Under the Köppen climate classification, Phuket features a tropical monsoon climate (Am). Due to its proximity to the equator, in the year, there is little variation in temperatures. The city has an average annual high of 32 °C (90 °F) and an annual low of 25 °C (77 °F). Phuket has a dry season that runs from December to March and a wet season that covers the remaining eight months. However, like many cities that feature a tropical monsoon climate, Phuket sees some precipitation even during its dry season. Phuket averages roughly 2,200 millimetres (87 in) of rain.

Climate data for Phuket (Mueang Phuket district) (1981-2010)
Month Jan Feb Mar Apr May Jun Jul Aug Sep Oct Nov Dec Year
Record high °C (°F) 36.3
Average high °C (°F) 32.7
Daily mean °C (°F) 28.1
Average low °C (°F) 24.5
Record low °C (°F) 19.5
Average rainfall mm (inches) 30.3
Average rainy days 4.6 3.1 6.7 11.8 18.8 18.2 19.6 19.0 22.1 22.5 15.4 9.3 171.1
Average relative humidity (%) 70 69 71 75 79 79 79 79 82 82 79 75 77
Mean monthly sunshine hours 235.6 214.7 204.6 183.0 151.9 150.0 151.9 151.9 108.0 145.7 174.0 198.4 2,069.7
Mean daily sunshine hours 7.6 7.6 6.6 6.1 4.9 5.0 4.9 4.9 3.6 4.7 5.8 6.4 5.7
Source 1: Thai Meteorological Department[24]:27
Source 2: Office of Water Management and Hydrology, Royal Irrigation Department (sun and humidity)[25]:116
Climate data for Phuket (Phuket International Airport) (1981-2010)
Month Jan Feb Mar Apr May Jun Jul Aug Sep Oct Nov Dec Year
Record high °C (°F) 35.5
Average high °C (°F) 32.1
Daily mean °C (°F) 27.0
Average low °C (°F) 22.6
Record low °C (°F) 17.9
Average rainfall mm (inches) 36.2
Average rainy days 6.2 4.1 7.9 12.9 20.2 18.9 20.3 20.2 22.8 23.3 16.6 10.0 183.4
Average relative humidity (%) 76 74 76 80 82 82 82 82 84 86 83 79 81
Mean monthly sunshine hours 198.4 180.8 201.5 183.0 155.0 150.0 155.0 114.7 108.0 108.5 138.0 179.8 1,872.7
Mean daily sunshine hours 6.4 6.4 6.5 6.1 5.0 5.0 5.0 3.7 3.6 3.5 4.6 5.8 5.1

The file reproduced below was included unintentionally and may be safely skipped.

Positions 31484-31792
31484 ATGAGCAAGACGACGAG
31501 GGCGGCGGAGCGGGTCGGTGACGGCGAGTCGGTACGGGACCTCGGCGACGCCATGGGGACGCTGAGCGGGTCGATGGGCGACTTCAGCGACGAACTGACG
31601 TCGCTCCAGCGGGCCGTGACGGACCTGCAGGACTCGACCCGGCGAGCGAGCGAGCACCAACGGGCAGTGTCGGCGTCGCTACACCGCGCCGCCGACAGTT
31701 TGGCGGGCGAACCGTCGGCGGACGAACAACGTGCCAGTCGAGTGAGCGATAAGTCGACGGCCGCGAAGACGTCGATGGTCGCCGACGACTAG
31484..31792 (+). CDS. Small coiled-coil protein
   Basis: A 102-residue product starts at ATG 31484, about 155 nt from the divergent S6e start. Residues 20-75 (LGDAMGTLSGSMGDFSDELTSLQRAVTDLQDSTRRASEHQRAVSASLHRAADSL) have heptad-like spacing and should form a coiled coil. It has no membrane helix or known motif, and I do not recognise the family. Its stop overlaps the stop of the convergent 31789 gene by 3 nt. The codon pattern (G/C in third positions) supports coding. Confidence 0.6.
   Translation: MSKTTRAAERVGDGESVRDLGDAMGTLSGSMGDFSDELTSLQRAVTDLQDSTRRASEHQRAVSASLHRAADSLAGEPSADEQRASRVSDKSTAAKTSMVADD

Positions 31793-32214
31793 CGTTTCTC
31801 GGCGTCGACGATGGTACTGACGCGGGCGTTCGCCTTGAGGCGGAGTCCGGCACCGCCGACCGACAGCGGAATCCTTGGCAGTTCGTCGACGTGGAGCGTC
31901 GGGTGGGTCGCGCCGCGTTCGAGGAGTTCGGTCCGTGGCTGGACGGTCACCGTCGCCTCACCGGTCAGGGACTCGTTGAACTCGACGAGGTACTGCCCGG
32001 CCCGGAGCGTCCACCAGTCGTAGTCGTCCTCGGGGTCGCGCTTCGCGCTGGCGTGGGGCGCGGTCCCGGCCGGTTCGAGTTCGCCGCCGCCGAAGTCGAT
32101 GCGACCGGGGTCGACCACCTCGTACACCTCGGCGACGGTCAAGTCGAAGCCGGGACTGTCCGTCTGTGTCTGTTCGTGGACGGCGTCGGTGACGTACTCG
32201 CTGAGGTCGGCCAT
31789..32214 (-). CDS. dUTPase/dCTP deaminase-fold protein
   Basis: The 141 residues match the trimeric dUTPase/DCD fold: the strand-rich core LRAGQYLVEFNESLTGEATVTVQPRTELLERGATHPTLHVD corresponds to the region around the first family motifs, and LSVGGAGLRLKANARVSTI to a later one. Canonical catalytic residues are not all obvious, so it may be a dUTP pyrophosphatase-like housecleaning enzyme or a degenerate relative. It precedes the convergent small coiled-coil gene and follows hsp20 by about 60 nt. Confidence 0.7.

Source 1: Thai Meteorological Department[24]:27–28
Source 2: Office of Water Management and Hydrology, Royal Irrigation Department (sun and humidity)[25]:117


View from Krom Luang Chumpon monument

As with most of Thailand, the majority of the population is Buddhist, but there is a significant number of Muslims (20 percent) in Phuket, mainly descendants of the island's original Austronesian peoples. Among the Muslims, many are of Malay descent.[26][27] People of Chinese ancestry make up an even larger population, many of whom are descendants of the tin miners who migrated to Phuket during the 19th century.[28] Peranakans, known as "Phuket Babas" in the local tongue, constitute a fair share of Chinese community members, particularly among those who have family ties with the Peranakans of Penang and Malacca.[29]

Phuket provincial population in the preliminary count of the 2010 census was counted to be 525,018 people, including some 115,881 expatriates, or 21.1 per cent of the population. However, it is admitted this is inaccurate since the Phuket Provincial Employment Office currently records for more than 64,000 Burmese, Lao and Cambodian workers legally residing on the island.[30] The Thai census figure for 2015 shows a population of 386,605 persons.[31]

The number of people on Phuket island swells to over a million during the high season, as tourists, mainly from Western Europe, China, Russia, and the United States flock to Phuket around Christmas.


Religion in Phuket (2017)[32]

  Buddhism (68.61%)
  Islam (26.65%)
  Christianity (0.98%)
  Other (3.76%)

Administrative divisions

Map of three districts

Provincial government

Phuket is divided into three districts (amphoe), which are further divided into 17 subdistricts (tambon), and 103 villages (muban).

  1. Mueang Phuket
  2. Kathu
  3. Thalang

Local government

As of 26 November 2019 there are:[33] one Phuket Provincial Administration Organisation (ongkan borihan suan changwat) and 12 municipal (thesaban) areas in the province. Phuket has city (thesaban nakhon) status. Kathu and Patong have town (thesaban mueang) status. Further 9 subdistrict municipalities (thesaban tambon). The non-municipal areas are administered by 6 Subdistrict Administrative Organisations - SAO (ongkan borihan suan tambon).[3]


Ao Por port in Phuket
View of Andaman Sea from luxury Pool villa hotel

Tin mining was a major source of income for the island from the 16th century until petering out in the 20th century. In modern times, Phuket's economy has rested on two pillars: rubber tree plantations (making Thailand the biggest producer of rubber in the world[34]) and tourism.[35]

Since the 1980s, the sandy beaches on the west coast of the island have been developed as tourist destinations, with Patong, Karon, and Kata being the most popular. Since the 2004 tsunami, all damaged buildings and attractions have been restored. Phuket is being intensely developed, with many new hotels, apartments, and houses under construction.

In July 2005, Phuket was voted one of the world's top five retirement destinations by Fortune Magazine.[36]

In 2017, Phuket received about 10 million visitors, most of them foreign, with China the leading contributor. Tourists generated some 385 billion baht in revenues, nearly 14 percent of the 2.77 trillion baht earned by the nation as a whole.[37]